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Soil Plug in Steel Pipe Pile

Soil Plug in Steel Pipe Pile

Soil Plug in Steel Pipe Pile

A soil plug has developed in a 3 foot diameter pipe while driving into 6 inch minus rock fill. Top of plug is approximately 20 feet from grade; so it could potentially be possible to fill with reinforcement and concrete infill and be well below the the depth of fixity. As long as the PDA results indicate that the axial capacity of the pile is acceptable, then the soil plug will likely remain and concrete in-fill will be placed above. However, if need be, would it be practical/possible to excavate and remove the rockfill inside the steel pipe pile?

RE: Soil Plug in Steel Pipe Pile

A little dude (or gal) who's not claustrophobic with a shovel and a bucket.

RE: Soil Plug in Steel Pipe Pile


RE: Soil Plug in Steel Pipe Pile

Yes you can drill out the plug, depending on the plumbness of the pile. You would get it all out but the majority of it.

RE: Soil Plug in Steel Pipe Pile

Use a rock bit slightly less diameter than the ID of the pipe?

RE: Soil Plug in Steel Pipe Pile

Quote (Sheamus)

However, if need be, would it be practical/possible to excavate and remove the rockfill inside the steel pipe pile?

It all depends on what the design of the pipe pile included. Does the pile design (capacity, deflection) count on the pile being fully concreted, hollow, or soil filled? Does the end bearing capacity depend on just the pile tip steel area or on the area of the pipe steel plus the plugged area inside the pipe pile?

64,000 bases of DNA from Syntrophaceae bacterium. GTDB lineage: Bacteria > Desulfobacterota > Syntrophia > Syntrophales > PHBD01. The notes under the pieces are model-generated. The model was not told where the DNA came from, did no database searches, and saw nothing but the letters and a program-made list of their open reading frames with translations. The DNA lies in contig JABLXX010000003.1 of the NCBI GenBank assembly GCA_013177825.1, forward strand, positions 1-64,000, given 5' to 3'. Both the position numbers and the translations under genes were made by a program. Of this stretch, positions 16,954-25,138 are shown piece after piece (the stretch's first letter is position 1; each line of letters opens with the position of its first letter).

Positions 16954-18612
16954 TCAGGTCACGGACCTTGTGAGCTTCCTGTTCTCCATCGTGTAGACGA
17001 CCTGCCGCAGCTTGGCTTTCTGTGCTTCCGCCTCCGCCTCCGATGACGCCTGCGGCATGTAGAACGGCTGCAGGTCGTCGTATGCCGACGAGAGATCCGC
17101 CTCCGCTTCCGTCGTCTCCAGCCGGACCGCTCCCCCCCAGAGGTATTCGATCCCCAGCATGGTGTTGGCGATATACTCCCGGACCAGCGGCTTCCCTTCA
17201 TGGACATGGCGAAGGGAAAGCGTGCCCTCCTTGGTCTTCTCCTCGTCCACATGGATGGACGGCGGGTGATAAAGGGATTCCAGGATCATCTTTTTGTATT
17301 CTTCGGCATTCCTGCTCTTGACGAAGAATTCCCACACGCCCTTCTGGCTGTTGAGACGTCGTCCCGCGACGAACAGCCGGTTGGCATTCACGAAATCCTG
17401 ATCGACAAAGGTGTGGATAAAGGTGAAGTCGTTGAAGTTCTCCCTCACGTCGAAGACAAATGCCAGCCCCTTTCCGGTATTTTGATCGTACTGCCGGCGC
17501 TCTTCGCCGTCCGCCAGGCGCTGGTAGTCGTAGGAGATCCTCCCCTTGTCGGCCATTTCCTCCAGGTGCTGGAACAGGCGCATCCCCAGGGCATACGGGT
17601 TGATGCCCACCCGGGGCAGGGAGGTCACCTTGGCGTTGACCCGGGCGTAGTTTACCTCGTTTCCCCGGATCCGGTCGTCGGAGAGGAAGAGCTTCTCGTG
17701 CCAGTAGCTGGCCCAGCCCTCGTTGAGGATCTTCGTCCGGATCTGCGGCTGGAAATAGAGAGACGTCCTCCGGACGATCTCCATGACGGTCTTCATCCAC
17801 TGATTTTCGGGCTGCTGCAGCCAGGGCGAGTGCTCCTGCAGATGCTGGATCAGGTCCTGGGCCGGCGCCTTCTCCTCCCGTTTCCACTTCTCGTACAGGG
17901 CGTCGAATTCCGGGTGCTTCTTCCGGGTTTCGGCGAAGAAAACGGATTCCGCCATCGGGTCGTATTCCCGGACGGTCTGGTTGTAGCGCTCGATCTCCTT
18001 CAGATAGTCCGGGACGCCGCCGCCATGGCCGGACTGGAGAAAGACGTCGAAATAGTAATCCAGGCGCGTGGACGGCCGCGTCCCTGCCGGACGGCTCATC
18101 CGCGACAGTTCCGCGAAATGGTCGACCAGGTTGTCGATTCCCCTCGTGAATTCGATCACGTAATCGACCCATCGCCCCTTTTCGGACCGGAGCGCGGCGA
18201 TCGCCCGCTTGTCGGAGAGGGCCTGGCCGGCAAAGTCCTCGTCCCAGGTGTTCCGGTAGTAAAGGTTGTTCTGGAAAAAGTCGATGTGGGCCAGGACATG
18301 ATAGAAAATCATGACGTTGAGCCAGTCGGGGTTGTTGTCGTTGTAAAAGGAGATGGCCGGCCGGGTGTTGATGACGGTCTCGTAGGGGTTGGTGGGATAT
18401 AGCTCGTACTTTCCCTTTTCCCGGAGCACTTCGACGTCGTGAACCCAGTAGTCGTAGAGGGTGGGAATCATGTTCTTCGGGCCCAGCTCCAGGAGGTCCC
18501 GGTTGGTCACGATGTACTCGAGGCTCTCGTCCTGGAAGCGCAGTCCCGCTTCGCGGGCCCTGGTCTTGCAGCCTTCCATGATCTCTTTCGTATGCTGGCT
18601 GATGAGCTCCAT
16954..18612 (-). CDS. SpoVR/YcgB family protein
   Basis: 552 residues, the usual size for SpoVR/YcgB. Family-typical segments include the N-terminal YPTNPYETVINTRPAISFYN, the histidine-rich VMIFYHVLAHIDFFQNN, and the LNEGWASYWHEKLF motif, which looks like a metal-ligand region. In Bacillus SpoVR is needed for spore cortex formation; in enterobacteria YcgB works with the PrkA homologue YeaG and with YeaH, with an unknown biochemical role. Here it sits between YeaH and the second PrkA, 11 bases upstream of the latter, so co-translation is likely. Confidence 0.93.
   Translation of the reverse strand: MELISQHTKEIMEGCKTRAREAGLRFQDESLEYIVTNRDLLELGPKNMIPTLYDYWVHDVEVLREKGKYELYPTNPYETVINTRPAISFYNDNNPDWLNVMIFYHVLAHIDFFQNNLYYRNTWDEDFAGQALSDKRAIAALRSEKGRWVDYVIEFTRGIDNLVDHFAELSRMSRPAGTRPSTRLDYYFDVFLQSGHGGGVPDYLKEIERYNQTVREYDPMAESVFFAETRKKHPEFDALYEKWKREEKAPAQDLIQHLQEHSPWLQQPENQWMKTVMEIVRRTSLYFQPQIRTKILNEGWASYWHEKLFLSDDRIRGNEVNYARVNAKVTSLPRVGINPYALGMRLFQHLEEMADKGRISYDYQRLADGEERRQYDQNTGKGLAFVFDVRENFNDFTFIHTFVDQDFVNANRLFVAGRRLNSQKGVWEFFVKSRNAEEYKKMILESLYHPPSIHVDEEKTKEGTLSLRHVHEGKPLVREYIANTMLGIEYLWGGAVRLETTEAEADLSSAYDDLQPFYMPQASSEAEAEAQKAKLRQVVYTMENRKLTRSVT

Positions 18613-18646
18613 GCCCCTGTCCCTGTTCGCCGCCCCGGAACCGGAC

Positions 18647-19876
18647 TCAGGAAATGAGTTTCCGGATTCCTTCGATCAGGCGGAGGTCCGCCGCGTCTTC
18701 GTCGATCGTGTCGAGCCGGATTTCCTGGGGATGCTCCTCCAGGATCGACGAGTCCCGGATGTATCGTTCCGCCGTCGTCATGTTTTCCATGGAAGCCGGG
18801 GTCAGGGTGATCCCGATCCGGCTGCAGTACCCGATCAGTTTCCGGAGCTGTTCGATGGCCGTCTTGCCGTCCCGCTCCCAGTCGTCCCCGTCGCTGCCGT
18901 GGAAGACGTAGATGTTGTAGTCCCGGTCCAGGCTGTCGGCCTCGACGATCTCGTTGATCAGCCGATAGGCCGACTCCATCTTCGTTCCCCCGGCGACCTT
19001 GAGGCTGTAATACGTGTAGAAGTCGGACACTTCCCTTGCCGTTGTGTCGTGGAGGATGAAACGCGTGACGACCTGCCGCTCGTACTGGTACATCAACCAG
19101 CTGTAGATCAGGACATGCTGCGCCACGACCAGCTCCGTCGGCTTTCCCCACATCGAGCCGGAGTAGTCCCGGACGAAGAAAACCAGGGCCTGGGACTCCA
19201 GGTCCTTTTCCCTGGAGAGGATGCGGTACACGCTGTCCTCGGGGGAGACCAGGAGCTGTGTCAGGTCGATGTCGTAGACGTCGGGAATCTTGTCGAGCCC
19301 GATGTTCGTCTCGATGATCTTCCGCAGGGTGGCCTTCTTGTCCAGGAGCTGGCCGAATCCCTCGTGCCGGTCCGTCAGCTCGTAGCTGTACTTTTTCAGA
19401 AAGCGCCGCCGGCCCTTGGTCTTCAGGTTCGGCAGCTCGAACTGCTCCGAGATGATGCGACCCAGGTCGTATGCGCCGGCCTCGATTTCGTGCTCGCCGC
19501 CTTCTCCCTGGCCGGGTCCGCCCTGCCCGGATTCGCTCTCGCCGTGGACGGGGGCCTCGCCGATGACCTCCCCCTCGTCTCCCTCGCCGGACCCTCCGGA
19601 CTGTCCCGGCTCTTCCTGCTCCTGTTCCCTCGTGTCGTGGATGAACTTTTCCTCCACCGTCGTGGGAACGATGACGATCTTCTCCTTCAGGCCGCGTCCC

RE: Soil Plug in Steel Pipe Pile

Structural capacity of the steel pipe without any infill (hollow) is adequate. Concrete infill is only required to increase stiffness for deflection. The top of plug is well below the depth of fixity, so the stresses in pipe and deflection is not an issue at this buried location. Pile was designed to be open ended bearing pile on bedrock. However, now that the tip is within overburden rockfill and is now considered a closed ended pile (with a soil plug) the geotechnical axial resistance is likely adequate (pending PDA results). If PDA result is too low, the removal of plug to advance the pile further will have to be considered.

Looking for an economical method and drill bit type to remove plug, if required based on PDA results. Would the contractor have to remove the plug with a rock bit set-up, switch back to the driving hammer to advance the pipe further and possibly switch back to the rock bit if another plug forms? Seems like it could be time consuming and costly. Hopeful that the PDA results are positive, just looking for an alternate solution.

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